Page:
Is your child ready to start primary school in September?

It’s finally come – School Admissions Day. That long-awaited letter or email that informs parents which primary school their child is going to.

It can be a day of sweet relief or fraught with anxiety, but when your Not-So-Little-One starts Reception class, you’ll want them to be practically and emotionally prepared so they can enjoy going to school and get off to a flying start.

In my book Happy Baby, Happy Family I explain that children have five emotional needs as part of their learning and development. They are; Love, Security, Praise & Recognition, New Experiences and Responsibility & Discipline. The way you approach helping your child get ready to start school can also help their emotional development as well as practical.

Be Positive and show how much you love them

You want your child to have a good experience and feel positive about starting school but it can be a time of mixed emotions for you as your baby goes to big school. Be positive and upbeat when you talk about them starting school; chat about the new things they’ll get to do – there’s a whole new world of things to discover and do at big school.

Tell them how much you love them and that you’ll miss them; they are still your baby – just keep it light and reassuring. Many children have moments when they want to regress and play at being a baby. Let them; treat it as imaginary play and join in with plenty of goo-goo-ga-gas. This is very common if there is a new baby in the family – older children often want to sit in their bouncy chair, buggy or car seat.

Emotionally for you and your LO  it can be a bit daunting handing over responsibility of your child’s care and education to school. For children who are already at nursery or pre-school the routines of school life are sometimes more familiar and they often flow into the infants class without many worries. For children who have been mainly at home with you, the opportunity of starting school can be terribly exciting. They have built a secure attachment to you and know you’ll be there for them when they need you.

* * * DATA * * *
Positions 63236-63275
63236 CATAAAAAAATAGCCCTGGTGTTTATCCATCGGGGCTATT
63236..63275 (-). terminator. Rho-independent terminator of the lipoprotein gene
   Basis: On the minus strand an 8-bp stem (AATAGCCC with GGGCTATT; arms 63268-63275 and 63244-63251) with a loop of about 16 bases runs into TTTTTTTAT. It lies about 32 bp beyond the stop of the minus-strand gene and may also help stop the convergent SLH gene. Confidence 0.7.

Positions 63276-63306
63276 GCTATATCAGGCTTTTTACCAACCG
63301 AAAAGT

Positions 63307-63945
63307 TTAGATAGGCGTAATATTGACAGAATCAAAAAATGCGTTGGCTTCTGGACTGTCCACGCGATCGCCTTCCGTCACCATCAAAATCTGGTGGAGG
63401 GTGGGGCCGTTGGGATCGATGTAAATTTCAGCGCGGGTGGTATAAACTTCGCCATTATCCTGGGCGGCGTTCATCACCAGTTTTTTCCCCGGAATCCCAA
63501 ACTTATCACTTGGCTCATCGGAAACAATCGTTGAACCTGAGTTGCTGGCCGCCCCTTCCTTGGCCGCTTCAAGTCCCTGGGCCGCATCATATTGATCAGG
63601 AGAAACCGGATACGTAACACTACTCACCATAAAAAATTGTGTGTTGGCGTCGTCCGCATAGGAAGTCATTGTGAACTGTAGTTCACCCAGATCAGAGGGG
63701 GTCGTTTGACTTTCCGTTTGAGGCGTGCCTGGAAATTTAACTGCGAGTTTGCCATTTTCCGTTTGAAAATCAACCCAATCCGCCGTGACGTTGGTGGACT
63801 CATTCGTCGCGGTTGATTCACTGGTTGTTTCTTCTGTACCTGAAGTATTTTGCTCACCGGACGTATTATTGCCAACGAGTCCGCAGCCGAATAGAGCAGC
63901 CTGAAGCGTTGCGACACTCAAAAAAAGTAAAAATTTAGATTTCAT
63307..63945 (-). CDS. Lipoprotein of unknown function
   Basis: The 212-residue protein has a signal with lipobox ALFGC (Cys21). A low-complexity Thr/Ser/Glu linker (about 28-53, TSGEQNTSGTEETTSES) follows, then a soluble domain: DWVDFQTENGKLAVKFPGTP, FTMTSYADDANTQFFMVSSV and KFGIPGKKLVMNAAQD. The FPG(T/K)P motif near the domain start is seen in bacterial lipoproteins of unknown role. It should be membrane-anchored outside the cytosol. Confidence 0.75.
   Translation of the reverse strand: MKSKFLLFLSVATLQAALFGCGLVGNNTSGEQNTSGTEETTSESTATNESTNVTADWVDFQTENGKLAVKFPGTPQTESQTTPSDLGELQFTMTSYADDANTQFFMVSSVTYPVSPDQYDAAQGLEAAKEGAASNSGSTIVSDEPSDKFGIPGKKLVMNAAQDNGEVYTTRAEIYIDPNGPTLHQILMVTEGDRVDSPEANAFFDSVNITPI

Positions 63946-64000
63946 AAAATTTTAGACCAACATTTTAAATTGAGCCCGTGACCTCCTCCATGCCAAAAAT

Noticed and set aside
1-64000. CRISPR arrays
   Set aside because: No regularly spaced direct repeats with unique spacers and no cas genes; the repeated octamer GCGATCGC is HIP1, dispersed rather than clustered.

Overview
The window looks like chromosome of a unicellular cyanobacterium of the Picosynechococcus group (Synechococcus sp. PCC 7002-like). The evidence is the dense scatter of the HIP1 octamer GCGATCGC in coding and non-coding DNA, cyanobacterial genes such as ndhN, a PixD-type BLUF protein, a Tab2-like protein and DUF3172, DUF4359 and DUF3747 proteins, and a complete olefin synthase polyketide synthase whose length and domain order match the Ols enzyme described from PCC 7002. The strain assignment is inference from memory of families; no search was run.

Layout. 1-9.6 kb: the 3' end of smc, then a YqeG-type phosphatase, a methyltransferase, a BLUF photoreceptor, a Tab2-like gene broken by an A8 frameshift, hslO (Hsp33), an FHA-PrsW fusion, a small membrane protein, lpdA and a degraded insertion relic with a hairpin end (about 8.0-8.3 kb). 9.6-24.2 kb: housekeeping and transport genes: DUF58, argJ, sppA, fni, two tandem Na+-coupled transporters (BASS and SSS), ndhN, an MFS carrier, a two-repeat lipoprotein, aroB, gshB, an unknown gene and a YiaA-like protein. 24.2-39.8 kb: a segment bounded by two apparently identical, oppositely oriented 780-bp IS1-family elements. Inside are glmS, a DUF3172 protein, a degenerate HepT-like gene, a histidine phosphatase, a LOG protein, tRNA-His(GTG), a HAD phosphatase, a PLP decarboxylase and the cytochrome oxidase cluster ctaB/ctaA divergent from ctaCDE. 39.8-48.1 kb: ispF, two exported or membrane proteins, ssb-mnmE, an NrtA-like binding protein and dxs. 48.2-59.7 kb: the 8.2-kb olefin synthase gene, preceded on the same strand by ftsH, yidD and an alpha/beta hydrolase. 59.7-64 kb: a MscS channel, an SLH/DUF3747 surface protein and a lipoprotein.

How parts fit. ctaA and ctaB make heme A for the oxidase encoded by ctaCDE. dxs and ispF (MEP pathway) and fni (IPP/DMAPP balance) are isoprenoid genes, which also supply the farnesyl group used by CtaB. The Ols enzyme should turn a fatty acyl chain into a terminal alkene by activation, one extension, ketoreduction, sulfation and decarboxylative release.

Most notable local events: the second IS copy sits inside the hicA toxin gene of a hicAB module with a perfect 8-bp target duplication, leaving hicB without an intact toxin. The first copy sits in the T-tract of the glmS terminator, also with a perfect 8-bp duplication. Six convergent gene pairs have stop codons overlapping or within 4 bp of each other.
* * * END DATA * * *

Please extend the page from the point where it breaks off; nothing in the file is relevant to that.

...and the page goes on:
It’s a whole new chapter in your child’s life and a big change for you as well; feeling apprehensive and a bit regretful and emotional is natural but they will always be your baby – they really will!

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Small steps towards greater independence

September might seem ages off, but now is the time to start gradually helping your child to be more self-sufficient so they feel secure about starting school. Don’t worry about whether they know their ABCs and Numbers. Instead start practising good toilet etiquette and hygiene, buttoning up their coat and putting their shoes on.

Go at their own pace; they’ve got months to master simple self-care so they’ll be confidence about playtime and going to the toilet on their own once they start big school.

I remember when my own daughter, Amy started reception class. Her teacher scolded a mother who was understandably fussing over her child’s coat after the school bell had rung. ‘Do you think I’ve got time to button and unbutton 30 coats every break time?’ The teacher said, and I did see her point.

Sewing in their name tags and ensuring they can recognise their own labelled belongings will be an important skill from the very first day. They’ll know what’s theirs and what’s not.  A shopping trip for their new school things and giving them some choice, where you can, on their accessories will help them feel more secure and excited about starting school.

Praise your child when they learn a new skill

Praising and recognising their progress is very important but don’t be tempted to go over the top. They are developing the skills required for daily life and treats or excessive praise is not needed – you don’t want it to be a song and dance every time they put their own coat on. A smile, a kind word or a gentle touch is just right for encouraging and supporting your child.

Gradually increase the opportunities your child has to:

  • Get dressed and undressed on their own
  • Take their coat on and off and hang it up
  • Go to the toilet on their own and wash their hands
  • Put on their shoes and socks
  • Find their tissue and blow their nose
  • Pack up and take out their pencil case and books from school bag

Your child can rehearse these practical skills in small ways everyday, as you get ready to leave the house and come home again, without even realising they are gearing up for school life. Try not to have expectations, or show frustration. Give them two choices by saying, ‘Do you want to put your coat on or shall I do it?’ Use a casual tone like you don’t care either way.